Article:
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UMaine Today Magazine


The Epidemiology of Child Development
[-
Back to Connections for Newborns in Need-]

Shihfen Tu & Craig Mason
Shihfen Tu & Craig Mason

University of Maine researchers Craig Mason and Shihfen Tu are methodologists who specialize in informatics to benefit early childhood development. They are helping Maine to develop comprehensive, confidential databases of information on the state's newborns, including new ways of looking at and linking statistical data, in an effort to ultimately improve the quality of life for those with special needs.

Their research in Maine began in 2001 with ChildLINK, a collaboration between UMaine and the Maine Center for Disease Control and Prevention (Maine CDC) to compile a database to ultimately integrate information from the State of Maine Electronic Birth Certificate, the Newborn Hearing Screen, the Newborn Metabolic Screen, and the Birth Defect Registry.

Maine law established the Maine Birth Defects Program and the Maine Newborn Hearing Program, both in what was then the Maine Bureau of Health, in 1999 and 2000, respectively. After a 2002 pilot of ChildLINK, focusing on newborn hearing screening, the birth defects registry went online the following year. The state implemented universal newborn hearing screening in 2004, automating the newborn hearing screening tracking and mandating reporting requirements for hospitals and healthcare providers.

Licensed clinical social worker and programmer Cecilia Cobo-Lewis, and database administrator Quansheng Song provide the primary training and technical support to healthcare professionals reporting statewide.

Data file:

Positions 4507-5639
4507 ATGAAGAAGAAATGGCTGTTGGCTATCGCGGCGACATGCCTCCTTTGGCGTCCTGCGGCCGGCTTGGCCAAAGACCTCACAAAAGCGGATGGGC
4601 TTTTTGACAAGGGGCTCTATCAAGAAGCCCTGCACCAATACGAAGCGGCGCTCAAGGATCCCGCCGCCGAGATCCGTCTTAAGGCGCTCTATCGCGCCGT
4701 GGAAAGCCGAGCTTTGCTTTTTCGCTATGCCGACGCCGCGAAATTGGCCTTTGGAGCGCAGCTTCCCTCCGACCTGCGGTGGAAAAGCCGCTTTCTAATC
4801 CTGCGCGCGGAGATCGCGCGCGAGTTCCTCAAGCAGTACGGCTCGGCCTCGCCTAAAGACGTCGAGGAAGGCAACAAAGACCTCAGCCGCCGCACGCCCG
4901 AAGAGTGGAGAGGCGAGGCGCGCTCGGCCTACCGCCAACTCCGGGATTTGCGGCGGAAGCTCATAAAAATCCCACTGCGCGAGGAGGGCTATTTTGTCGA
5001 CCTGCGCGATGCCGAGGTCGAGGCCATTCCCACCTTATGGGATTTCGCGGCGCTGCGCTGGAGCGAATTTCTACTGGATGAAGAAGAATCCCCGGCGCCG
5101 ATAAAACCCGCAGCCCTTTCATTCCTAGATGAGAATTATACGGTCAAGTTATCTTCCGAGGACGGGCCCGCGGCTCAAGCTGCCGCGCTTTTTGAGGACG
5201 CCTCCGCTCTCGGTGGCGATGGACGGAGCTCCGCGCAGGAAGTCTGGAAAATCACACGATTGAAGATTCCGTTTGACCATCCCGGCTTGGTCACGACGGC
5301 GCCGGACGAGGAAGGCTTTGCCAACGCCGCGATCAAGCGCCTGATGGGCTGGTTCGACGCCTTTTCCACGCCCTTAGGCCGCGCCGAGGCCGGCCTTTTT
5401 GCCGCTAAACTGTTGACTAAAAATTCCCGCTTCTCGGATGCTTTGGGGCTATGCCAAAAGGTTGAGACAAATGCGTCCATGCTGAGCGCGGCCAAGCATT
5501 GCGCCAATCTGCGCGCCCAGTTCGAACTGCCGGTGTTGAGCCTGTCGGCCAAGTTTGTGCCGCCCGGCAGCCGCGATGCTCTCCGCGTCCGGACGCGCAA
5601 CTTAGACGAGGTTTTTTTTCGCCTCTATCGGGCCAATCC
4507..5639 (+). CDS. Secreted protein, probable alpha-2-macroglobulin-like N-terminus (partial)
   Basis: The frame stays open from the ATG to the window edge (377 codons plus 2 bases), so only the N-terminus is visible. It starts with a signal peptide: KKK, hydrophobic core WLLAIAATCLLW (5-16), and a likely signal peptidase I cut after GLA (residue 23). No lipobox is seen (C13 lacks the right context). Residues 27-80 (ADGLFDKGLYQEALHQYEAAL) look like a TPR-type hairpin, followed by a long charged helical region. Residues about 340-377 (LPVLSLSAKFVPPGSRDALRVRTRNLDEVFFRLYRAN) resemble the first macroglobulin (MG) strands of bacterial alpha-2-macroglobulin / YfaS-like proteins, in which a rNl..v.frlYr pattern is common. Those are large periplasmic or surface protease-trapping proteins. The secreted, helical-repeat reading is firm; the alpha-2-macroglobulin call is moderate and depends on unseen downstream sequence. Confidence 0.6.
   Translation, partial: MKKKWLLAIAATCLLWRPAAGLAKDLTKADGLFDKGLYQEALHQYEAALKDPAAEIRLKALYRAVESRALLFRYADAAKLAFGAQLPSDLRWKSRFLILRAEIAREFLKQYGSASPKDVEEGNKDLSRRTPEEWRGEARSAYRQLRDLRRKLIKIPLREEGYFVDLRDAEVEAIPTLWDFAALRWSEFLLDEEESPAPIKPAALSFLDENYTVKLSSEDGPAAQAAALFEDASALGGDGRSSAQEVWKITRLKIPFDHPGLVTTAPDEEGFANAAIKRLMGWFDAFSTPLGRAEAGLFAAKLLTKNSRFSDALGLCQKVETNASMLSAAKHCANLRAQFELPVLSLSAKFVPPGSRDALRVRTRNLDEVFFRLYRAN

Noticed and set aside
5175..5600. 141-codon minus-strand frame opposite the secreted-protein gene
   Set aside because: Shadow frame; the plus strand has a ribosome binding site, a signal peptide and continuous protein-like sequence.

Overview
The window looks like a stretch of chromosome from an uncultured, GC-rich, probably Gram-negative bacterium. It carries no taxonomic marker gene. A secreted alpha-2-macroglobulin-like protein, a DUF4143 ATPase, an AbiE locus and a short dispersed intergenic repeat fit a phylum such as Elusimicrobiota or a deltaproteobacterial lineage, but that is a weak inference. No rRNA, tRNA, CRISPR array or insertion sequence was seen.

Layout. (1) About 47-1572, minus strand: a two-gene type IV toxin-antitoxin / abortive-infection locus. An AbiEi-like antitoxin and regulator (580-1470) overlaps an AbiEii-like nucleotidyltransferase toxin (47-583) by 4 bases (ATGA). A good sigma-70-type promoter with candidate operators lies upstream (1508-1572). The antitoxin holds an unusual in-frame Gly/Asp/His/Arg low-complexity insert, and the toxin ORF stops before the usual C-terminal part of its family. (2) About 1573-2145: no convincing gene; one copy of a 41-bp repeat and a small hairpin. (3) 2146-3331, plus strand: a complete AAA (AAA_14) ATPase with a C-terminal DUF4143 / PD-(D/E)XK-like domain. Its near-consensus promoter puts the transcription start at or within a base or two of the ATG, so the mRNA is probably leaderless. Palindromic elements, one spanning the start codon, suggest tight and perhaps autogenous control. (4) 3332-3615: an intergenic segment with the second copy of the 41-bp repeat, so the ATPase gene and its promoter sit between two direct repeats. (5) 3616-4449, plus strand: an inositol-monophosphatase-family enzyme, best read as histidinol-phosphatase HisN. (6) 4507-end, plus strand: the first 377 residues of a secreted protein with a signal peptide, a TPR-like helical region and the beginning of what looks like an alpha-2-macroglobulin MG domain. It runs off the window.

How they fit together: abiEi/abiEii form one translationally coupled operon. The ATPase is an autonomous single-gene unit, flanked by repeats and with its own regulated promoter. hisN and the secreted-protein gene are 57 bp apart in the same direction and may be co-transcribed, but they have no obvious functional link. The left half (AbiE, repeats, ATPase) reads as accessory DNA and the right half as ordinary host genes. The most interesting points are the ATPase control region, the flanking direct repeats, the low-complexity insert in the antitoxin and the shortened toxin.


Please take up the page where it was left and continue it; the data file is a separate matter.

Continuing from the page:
"We'd like to see Maine have a seamless, streamlined system for children with special needs so families can be immediately connected to the help they need," says Mason.

Mason and Tu have particular interest in developing methods for protecting privacy in data collection. The key is in protecting privacy while making the information usable.

"That's part of the role universities play in facilitating this work," says Mason. "It's a collaboration among universities, and state and private agencies that has proved valuable in a number of states."

Using the databases, state health officials can track and plan services, and enhance opportunities for applied state public health surveying and research.

ChildLINK can generate on-demand individualized demographics reports statewide or by hospital for officials with the highest access privileges. Even family-level studies are possible, which are particularly important in research on genetic patterns or environmental risks. With institutional review board and Maine CDC approval, researchers will be able to access anonymous, aggregate information for conducting policy-relevant public health studies.

Mason and Tu are members of a national consortium of researchers specializing in child developmental epidemiology using public health databases. The hybridization bridging public health epidemiology and traditional child development has led to the creation of the Journal of Developmental Epidemiology. Mason is an associate editor; Tu serves on the editorial board of the journal, to be published online by BioMed Central.

"It is work on population-level data using methodology to identify early childhood risk factors to predict social, developmental and educational outcomes," says Tu.

 

UMaine Today Magazine
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